Published: January 11th 2012January 10th 2012
Ok that was a long one but the again reading is not compulsory.
Tilcara in the morning without rain or people did not makle us want to stay so we left, we got as far as the petrolstaion where we waited for 1/2 an hour to fill up, incredible queueing up for petrol.
Finally of to San Pedro De Atacama in the Atacama desert!
We went back to Puramarca from whence the road to the border and San Pedro started.
It was like up,up and away for a long time, the neverending chain of curves leaving us at the Paso de Jamas, spectacular views all around.
Getting through Argie customs to but one hour, and the we were in Chile.
No customs nor passport control until we arrived in San Pedro though.
But before customs the road wound ever higher, second gear and 40 km/h flat out!
Altitude does unspeakable things to a car, thank God the girls and all their gear was gone other wise we might have had to push the Chariot the last few km.
Suddenly we were above the clouds, in harsh sunlight cruising at 50km/h and then
there was snow along the roadside and in the front of us a spectacular view of loads of snowclad Chilean volcanoes.
Indeed a sight worthy of gods, what a pity that no photograph could ever make this incredible view justice.
N has tried, but there's no way the pics will be even close, we do try though.
After the longest downhill slope ever we arrived in San Pedro, a desert town with dirt roads and prices to match the majesty of the mountains.
Holy sh.t 250 US for a crummy room, we ended up with the crummiest of them all for 40US, and that was a real dump.
San Pedro is indeed overpriced, everything was like double standard Chilean prices.
3 $ for a small can of beer, I had a big anxiety attack there and then.
The town is a bit quaint, for those of you who have been to Khao San road in Bangkok it was a bleak copy, loads of "tour operators" and bars and restaurants and people walking back and forth trying hard to look cool.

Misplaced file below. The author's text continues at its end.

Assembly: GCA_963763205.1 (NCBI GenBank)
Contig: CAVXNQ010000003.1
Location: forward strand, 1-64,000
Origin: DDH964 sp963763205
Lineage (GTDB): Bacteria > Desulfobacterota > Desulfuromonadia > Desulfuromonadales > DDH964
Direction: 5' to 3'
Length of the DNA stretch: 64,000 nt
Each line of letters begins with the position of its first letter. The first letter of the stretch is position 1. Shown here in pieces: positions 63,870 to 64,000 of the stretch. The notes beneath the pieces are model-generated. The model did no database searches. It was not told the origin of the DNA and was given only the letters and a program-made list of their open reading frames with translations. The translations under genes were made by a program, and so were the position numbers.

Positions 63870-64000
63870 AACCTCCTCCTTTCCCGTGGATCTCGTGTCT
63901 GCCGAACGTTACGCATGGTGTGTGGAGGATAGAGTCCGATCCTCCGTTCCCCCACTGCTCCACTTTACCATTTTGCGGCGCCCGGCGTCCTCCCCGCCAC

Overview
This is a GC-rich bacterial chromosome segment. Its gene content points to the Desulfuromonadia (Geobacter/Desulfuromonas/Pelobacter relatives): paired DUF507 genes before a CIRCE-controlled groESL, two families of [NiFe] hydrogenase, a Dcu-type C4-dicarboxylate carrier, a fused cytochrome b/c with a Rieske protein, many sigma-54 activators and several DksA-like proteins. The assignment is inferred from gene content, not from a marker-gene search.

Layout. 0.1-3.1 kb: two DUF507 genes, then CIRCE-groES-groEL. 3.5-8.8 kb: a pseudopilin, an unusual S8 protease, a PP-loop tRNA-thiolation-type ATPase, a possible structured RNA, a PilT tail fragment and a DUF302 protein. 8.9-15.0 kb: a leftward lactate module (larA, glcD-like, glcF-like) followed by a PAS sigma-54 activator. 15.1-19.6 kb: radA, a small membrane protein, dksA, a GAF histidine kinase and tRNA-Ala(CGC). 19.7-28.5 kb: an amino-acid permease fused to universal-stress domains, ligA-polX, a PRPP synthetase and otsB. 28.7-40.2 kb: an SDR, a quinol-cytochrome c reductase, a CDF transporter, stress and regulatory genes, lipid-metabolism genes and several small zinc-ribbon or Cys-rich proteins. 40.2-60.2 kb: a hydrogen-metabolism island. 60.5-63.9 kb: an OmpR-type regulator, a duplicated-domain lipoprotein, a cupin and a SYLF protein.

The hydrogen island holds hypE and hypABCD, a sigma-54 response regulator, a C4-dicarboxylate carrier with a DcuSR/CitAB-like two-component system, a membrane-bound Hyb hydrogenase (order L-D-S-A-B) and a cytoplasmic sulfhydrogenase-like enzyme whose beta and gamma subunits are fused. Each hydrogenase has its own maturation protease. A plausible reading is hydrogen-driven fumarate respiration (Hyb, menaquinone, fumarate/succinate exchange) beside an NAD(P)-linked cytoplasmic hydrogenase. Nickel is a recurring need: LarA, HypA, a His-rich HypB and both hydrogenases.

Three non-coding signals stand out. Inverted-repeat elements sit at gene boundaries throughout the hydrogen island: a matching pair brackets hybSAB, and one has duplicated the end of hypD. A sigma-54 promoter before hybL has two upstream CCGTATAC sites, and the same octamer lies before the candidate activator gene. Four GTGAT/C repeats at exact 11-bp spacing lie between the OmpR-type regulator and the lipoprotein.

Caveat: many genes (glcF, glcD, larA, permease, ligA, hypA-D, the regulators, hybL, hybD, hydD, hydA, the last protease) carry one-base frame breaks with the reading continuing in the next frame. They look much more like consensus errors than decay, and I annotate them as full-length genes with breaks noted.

You can't even have a drink without having food, so the waitress
puts a pizza on your bill until the actual bill arrives in case the Bill comes along.
The evening is cool and the star and full moon amazing in the thin air.
According to the tour operators all travel to sight must be in a 4x4.
The moon valley is hyped like hell, but a Chilean has to do what a Chilean has to do, make money.
We have checked out of the rat's nest, our room in the White House as it was called, Casa Blanca.
All our gear's in the Chariot and unanimously we decided to leave San Pedro for the coast.
Topocilla is the closest town on the coast so after consulting a map we bought half way, in Calama, so we go there.
Endless desert roads TOTALLY barren not a straw in sight ever winding up and down, we finally arrive in Topocilla, not he most charming of coastal towns.
Arriving there was breathtaking though, there was like a quick drop off from the high plane through a load of sharp curves, no beach just rocks and an industrial town, a mining town, Chile is big on mines
copper, mines everywhere.
We consulted some locals 'bout where to stay and were advised to leave as Topocilla was a dump, anywhere but here the guy said.